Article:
By Abby Seiff —
On the morning of July 10, political analyst Kem Ley was gunned down at his local café in Phnom Penh, Cambodia. An analyst and social researcher, Kem Ley was a media mainstay. For foreign newspapers, he provided pithy quotes. For Khmer-language radio, he spoke sonorously for an hour or more at a time about topics of deep political importance. In this way, his voice became familiar to millions of Cambodians across the country.
The gunshots that killed Kem Ley at 8:30 a.m. were so incongruous that a worker at first thought the coffee machine had blown a fuse. The killer fled on foot, was reportedly pursued by police, and was captured nearly one mile away. When police asked his name, he claimed it was Chuob Samlab — a most unlikely appellation that means “meet to kill.”
What could Kem Ley have done to meet such a fate? In a videotaped confession released by the police, the suspect claims he was owed $3,000. He claims he bought his handgun in Thailand, something that would cost upwards of $2,500. The suspect claims he is a migrant laborer.
In Cambodia and farther afield, no one is buying the wildly contradictory story. Even the National Police spokesman admitted that they “don’t believe him.” But the story is beside the point — whoever sent the killer accomplished what they wanted.
Why was Kem Ley killed? As a commentator, Kem Ley was critical, but no more so than most political analysts in this country. He was a respected and regular voice on a medium that remains the chief way for people in rural areas to access independent news — but there are numerous broadcasters just as prolific.
Three theories have been put forward. First, Kem Ley’s latest radio interviews, in which he addressed a controversial new Global Witness report on the prime minister’s wealth, could have been a tipping point. Yet his takeaway was not particularly scathing and the topic had been parsed ad nauseum the prior week.
The second possibility is that he simply had the misfortune of being selected messenger for a threat intended for all. It could have been Kem Ley, the theory goes, or it could have been any of a dozen highly revered rights workers and analysts willing to critique the government.
A third motive is that Kem Ley’s nascent political party — the year-old Grassroots Democracy Party — was gaining too much popularity within rural areas seen as ruling party strongholds. Though the national election is still two years off, Prime Minister Hun Sen’s ruling party government has been doing everything in its power to weaken political opponents. It won the 2013 vote by its smallest margin ever in a contested election that saw six months of opposition-led mass protests. The past year has seen violent assaults on opposition parliamentarians and politically motivated court cases against opposition leaders Sam Rainsy and Kem Sokha. Today Rainsy, the party president, lives in self-imposed exile in France while Sokha, the party deputy, has been forced to take refuge inside party headquarters for over a month. Kem Ley’s Grassroots Domestic Party may be a mite compared to the Cambodia National Rescue Party, but anything that can pull votes from the Cambodian People’s Party poses a real threat.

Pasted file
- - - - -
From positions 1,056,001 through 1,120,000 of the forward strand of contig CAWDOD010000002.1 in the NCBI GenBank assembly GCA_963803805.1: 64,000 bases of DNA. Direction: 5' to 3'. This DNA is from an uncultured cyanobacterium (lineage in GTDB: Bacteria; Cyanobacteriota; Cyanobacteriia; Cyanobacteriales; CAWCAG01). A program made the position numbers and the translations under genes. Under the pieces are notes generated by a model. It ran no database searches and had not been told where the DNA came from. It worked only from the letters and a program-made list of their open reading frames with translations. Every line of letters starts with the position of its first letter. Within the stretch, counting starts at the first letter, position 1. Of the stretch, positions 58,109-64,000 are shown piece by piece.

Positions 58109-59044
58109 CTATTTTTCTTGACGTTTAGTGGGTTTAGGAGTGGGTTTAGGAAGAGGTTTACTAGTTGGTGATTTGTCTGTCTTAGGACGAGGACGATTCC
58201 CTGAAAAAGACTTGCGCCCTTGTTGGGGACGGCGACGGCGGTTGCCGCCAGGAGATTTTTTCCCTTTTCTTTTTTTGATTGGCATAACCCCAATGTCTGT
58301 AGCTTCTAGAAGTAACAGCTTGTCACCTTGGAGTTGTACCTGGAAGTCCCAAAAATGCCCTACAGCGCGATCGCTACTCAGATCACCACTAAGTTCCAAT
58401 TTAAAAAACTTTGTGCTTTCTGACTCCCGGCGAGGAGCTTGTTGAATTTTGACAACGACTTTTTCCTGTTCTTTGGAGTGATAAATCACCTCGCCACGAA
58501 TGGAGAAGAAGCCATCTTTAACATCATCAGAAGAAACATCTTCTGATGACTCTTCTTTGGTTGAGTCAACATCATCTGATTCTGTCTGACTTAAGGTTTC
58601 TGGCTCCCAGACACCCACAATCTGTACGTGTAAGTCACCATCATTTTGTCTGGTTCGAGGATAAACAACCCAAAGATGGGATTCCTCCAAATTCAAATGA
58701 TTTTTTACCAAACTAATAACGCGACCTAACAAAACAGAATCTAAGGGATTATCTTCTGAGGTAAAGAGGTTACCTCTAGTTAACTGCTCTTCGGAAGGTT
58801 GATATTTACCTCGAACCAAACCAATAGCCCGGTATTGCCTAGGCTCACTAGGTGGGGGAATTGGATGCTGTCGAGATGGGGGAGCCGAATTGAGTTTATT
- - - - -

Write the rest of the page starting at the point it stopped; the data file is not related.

As news of the event trickled out via social media, hundreds of Cambodians gathered at the crime scene. Most came brandishing smartphones. Whatever you aim to cover up, the crowd was saying, you will not get away with it.
For the onlookers, who ranged in age from children to the elderly, there was no doubt it was the government who was behind the killing. The modus operandi echoed that of the 2008 killing of journalist Khim Sambo, the 2004 killing of outspoken unionist Chea Vichea, the 2003 killing of royalist party official Om Radsady, and many more. In each case, a government critic was shot in broad daylight. In each case, the motives provided by the alleged killers were riddled with contradictions.
“This is the same pattern,” a bystander told me. “So everyone knows who is behind it. People who have no power cannot do like that. This is the face of dictatorship.”
When Kem Ley’s body was finally moved five hours after his death the crowd cheered. Slowly, growing in number as it moved, a procession followed the car to a pagoda on the outskirts of Phnom Penh. By the time it arrived, more than 5,000 people had joined. If Kem Ley’s murder was political, noted many, it had inadvertently unleashed the largest gathering seen since post-election protests. Already, people are beginning to come from across the country to pay their respects.
Hun Sen and his government claim to be saddened by the loss and have vowed a full-fledged investigation; few believe such statements. No credible investigation came after the other high-profile slayings, and a former police official admitted at least two were almost certainly government set-ups. But what differs now, perhaps crucially, is that all this information has been made instantly available to millions of Cambodians.
Much ink has been spilled about the cyclical nature of Cambodian politics. There is little change in brute force tactics, little change in outcome. It works when dealing with the same players; but does it work with a rapidly changing population?
This is the first high-profile murder to occur in Cambodia since the proliferation of smartphones. Many Cambodians are monitoring the situation and they are sharing their outrage via Facebook and other social media. If the intent of the murder was to scare and silence the populace, it has backfired enormously.
Ms. Abby Seiff is a Southeast Asia-based journalist. Follow her on twitter @instupor.